37:11 And now ask those [who deny the truth] to enlighten thee: Were they more difficult to create than all those [untold marvels] that We have created? – for, behold, them have We created out of [mere] clay commingled with water!’
Cf. the contrasting – though verbally identical – passage in verses 50 ff. of the present surah. Whereas in the latter instance the verb yatasa’alun has its primary connotation of “asking one another [about something)”, it signifies here “demanding [something) of one another” – as the sequence shows, to assume responsibility for their erstwhile denial of the truth.
37:12 Nay, but whereas thou dost marvel, they [only] scoff.
i.e., “claiming that what you were asking us to do was right and good”. The idiomatic phrase approaching one from the right” is more or less synonympus with “pretending to give morally good advice”, as well as “approaching another person from a position of power and influence” (Zamakhshari).
37:13 And when they are reminded [of the truth]; they refuse to take it to heart.
For an explanation see 28:62-64 and the corresponding notes.
37:14 And when they become aware of a [divine] message, they turn it to ridicule.
Lit., “for [or “for the sake of”) a mad poet” – thus alluding to the allegation that the Qur’an is a product of Muhammad’s mind (see note 38 on 36:69). The reference to “deities” comprises, in this context, everything that man may “worship” in both the literal and the metaphorical senses of this word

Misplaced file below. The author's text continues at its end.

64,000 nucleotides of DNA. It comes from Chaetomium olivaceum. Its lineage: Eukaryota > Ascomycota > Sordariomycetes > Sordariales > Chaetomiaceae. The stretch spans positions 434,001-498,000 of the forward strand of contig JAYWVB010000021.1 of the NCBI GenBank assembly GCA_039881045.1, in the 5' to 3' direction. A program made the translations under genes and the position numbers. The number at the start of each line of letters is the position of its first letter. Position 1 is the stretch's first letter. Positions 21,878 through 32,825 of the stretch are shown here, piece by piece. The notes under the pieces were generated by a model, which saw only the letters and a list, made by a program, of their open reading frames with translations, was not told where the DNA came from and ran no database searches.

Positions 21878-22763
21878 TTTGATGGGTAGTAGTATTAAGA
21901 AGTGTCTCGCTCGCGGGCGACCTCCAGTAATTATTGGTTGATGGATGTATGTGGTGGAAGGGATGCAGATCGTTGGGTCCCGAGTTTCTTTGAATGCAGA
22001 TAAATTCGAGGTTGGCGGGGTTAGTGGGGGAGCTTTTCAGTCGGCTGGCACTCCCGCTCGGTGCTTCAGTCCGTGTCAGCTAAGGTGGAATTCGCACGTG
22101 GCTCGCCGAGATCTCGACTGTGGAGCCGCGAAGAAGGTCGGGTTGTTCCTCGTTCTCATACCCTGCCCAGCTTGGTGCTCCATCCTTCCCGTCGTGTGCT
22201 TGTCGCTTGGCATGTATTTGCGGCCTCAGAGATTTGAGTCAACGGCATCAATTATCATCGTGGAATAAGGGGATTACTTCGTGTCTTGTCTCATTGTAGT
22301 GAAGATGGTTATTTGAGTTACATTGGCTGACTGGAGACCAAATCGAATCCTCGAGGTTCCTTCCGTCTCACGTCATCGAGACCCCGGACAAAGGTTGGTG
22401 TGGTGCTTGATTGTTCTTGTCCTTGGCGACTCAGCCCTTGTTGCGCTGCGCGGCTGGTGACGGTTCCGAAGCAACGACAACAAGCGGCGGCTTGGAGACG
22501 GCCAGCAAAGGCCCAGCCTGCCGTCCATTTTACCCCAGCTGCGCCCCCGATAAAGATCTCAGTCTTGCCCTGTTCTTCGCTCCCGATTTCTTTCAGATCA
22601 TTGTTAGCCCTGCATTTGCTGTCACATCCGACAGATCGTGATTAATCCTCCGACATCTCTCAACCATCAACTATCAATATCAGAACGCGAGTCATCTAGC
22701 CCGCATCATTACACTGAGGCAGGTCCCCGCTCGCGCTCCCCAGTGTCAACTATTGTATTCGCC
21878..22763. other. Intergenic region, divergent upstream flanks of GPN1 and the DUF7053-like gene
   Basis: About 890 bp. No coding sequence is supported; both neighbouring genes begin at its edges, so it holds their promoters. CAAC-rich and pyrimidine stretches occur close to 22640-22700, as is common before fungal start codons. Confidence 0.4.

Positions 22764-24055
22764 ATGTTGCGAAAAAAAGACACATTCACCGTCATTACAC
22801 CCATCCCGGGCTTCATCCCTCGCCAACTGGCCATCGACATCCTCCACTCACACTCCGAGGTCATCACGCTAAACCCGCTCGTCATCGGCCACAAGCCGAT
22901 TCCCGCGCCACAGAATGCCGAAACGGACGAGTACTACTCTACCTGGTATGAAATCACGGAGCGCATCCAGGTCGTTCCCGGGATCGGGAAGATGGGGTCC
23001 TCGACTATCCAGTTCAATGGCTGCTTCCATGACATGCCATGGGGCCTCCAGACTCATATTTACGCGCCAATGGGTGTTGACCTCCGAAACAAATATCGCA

37:15 And say: “This is clearly nothing but [a mortal’s] spellbinding eloquence!
See surah 2, note 5. It is to be borne in mind that this refers to the fundamental teachings, which have always been the same in every true religion, and not to the many time-bound laws evident in the earlier religious codes.
37:16) Why – after we have died and become mere dust and bones, shall we, forsooth, be raised from the dead?
Lit., “sincere servants”. In contrast to the principle that “a bad deed will be required with no more than the like thereof”, implied in the preceding verse, the Qur’an states here that he who “shall come [before God] with a good deed will receive ten times the like thereof” (see 6:160).
37:17 And perhaps also our forebears of old?”
Lit., “a known sustenance”. For a tentative explanation of this phrase, see note 17 on 2:25.
37:18 Say: “Yea, indeed – and most abject will you then be!” –
For my occasional rendering of the plural noun surur as “thrones of happiness”, see note 34 on 15:47.
37:19 For that [resurrection which they deride] will be [upon them of a sudden as if it were] but a single accusing cry – and then, lo! they will begin to see [the truth].
See note 46 on 38:52, where the expression qasirat at-tarf (lit., “such as restrain their gaze”) appears for the first time in the chronology of Qur’anic revelation.
37:20 And will say: “Oh, woe unto us! This is the Day of Judgment!”
This is an ancient Arabian figure of speech derived from the habit of the female ostrich, which buries its eggs in the sand for protection (Zamakhshari). Its particular application to the women who attain paradise becomes clear from 56:34 ff., which states that all righteous women, irrespective of their age and condition at the time of death, will be resurrected as beautiful maidens.